January 16, 2015
Working as a personal injury lawyer, the phrase 'compensation culture' is unfortunately never far away - and sometimes it's not hard to see why.
Almost every TV channel, radio station and newspaper will have some form of advert stating 'where there's blame there's a claim' or 'you could be entitled to compensation'. Meaning it is easy for the public to start believing people claim for almost any mishap or financial irregularity, in exchange for huge sums of cash.
But I assure you this isn't the case, and so I wanted to revisit a few of the myths around compensation in the workplace that the Trade Union Congress (TUC) published an excellent report on last year.
Workers are too ready to claim compensation?
It is estimated that every year over 850,000 workers are injured or made ill through work, most of whom go on to make a full recovery. Unfortunately over 25,000 of these workers will be forced to give up work as a result of their illness or work related injury, yet according to the Association of British Insurers only 60,000 will gain any compensation from their employers. This means that 9 out of every 10 workers who are injured or made ill through work get no compensation whatsoever.
During 2013/14, an estimated 629,000 workers were involved in some sort of accident whilst at work - 133 of these fatally injured. Although shocking, this is less than half the number of workers killed 20 years ago.
Over 50 percent of fatal injuries to workers involved either falls from height, contact with moving machinery or being struck by a vehicle - with falls and slips/trips making up more than half of all the reported major injuries.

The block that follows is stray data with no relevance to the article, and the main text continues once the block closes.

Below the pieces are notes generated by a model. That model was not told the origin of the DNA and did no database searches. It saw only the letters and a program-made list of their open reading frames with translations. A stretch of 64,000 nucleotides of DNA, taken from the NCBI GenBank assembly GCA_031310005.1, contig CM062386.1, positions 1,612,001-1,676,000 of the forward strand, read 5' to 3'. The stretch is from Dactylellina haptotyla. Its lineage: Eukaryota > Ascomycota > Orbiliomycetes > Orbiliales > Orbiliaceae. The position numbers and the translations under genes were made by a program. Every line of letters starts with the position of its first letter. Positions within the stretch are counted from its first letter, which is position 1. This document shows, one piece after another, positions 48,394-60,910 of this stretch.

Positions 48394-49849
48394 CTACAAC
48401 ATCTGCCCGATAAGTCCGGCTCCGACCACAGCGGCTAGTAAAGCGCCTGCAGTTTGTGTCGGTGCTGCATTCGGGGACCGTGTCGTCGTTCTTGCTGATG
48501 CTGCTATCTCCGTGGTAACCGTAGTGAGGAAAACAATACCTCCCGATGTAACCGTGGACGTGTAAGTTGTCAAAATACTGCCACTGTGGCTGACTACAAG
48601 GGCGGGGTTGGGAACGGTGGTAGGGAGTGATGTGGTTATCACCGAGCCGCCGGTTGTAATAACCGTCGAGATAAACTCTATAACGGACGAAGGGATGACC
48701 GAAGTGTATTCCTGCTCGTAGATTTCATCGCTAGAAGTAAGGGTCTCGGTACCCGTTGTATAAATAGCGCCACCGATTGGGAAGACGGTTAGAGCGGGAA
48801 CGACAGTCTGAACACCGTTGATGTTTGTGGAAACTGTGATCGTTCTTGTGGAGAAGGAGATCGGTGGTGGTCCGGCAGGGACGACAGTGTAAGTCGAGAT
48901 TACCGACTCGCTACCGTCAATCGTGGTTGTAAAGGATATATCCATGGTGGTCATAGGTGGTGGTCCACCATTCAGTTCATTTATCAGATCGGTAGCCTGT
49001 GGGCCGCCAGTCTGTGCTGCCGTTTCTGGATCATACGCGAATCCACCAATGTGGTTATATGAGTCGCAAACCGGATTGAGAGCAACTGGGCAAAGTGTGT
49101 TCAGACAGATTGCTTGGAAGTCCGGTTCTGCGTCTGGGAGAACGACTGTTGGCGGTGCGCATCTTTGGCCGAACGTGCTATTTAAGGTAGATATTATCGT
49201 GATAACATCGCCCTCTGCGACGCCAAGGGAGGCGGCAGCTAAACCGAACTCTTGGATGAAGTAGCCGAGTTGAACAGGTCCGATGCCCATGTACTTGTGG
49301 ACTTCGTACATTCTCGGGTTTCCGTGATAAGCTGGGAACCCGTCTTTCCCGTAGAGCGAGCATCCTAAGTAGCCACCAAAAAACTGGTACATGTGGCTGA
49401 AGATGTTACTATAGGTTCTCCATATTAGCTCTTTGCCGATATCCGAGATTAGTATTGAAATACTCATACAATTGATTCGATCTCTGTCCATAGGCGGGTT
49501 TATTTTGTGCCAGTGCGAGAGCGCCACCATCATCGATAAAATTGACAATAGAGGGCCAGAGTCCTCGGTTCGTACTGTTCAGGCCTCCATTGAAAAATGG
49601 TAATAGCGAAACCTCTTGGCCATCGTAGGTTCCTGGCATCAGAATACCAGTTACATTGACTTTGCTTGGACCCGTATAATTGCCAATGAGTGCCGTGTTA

Despite the view that workers are quick to jump on compensation opportunities, I often speak to clients who are actually fearful of making a claim as they don't want their relationship with their employer to be affected, or even for their employer to suffer financially. Many workers are often totally unaware that any compensation awarded does not come directly from their employer, but from their public liability insurance policy.
An injury claim against your employer also doesn't always need to be a negative action. In many cases the outcome of a claim can actually help ensure working environments are more closely assessed - thereby reducing the likelihood of someone else being harmed. It is for this reason that I would urge anyone injured at work to always report the accident and obtain specialist legal advice following medical attention.
Compensation is paid for any old accident?
To me the myth that 'compensation is paid for any old accident' is quickly discredited by the statistic I referenced earlier - that 9 out of every 10 workers who are injured through their work receive no compensation and over 25,000 people are forced to give up work every year as a direct result of an injury or illness received whilst working.
Some people may believe that they can sue for compensation whenever there's an accidental mishap, and that compensation is just dished out regardless by the courts. This clearly is not the case as successful claimants must prove that the defendant had been negligent; which can be exceptionally difficult as the incident must have been foreseeable with the actions or inactions of the defendant causing the injury.
Previously, if an employer caused an injury by breaching the health and safety regulations, the employee could rely on that breach as the basis of his case. More recently, the Government made changes to the law to favour employers and it is now up to the claimant to prove that the employer was negligent. By changing the law to favour the employer it is likely to put off large numbers of workers from making claims for compensation, allowing many negligent employers to avoid making amends and allowing them to continue operating potentially unsafe working practices.